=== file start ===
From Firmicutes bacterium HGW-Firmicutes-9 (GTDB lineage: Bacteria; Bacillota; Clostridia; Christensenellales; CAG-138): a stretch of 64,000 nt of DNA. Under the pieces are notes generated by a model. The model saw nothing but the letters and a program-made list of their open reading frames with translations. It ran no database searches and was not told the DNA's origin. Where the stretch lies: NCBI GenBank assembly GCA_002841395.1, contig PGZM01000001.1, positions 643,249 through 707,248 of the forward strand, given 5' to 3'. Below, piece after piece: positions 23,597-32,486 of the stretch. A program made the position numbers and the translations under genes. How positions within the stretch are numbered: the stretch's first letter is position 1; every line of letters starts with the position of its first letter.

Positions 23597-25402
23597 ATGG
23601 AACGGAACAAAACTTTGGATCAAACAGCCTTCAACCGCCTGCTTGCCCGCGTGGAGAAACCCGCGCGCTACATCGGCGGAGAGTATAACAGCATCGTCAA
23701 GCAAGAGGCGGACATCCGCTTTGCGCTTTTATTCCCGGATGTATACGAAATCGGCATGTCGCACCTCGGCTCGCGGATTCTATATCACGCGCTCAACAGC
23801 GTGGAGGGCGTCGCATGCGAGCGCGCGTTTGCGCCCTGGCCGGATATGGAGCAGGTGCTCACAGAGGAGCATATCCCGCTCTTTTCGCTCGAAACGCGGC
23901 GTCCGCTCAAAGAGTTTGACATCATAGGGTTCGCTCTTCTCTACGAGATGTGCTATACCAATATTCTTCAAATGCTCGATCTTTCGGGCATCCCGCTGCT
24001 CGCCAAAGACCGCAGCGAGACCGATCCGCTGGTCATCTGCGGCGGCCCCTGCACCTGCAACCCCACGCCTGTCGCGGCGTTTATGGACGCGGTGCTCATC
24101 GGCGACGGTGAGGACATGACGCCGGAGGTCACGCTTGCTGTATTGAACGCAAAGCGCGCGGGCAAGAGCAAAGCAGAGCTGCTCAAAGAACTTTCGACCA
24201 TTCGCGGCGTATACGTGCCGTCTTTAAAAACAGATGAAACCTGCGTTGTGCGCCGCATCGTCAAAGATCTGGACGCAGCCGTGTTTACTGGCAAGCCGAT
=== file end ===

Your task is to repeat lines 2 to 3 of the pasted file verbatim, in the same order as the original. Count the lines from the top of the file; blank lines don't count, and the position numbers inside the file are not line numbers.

Positions 23597-25402
23597 ATGG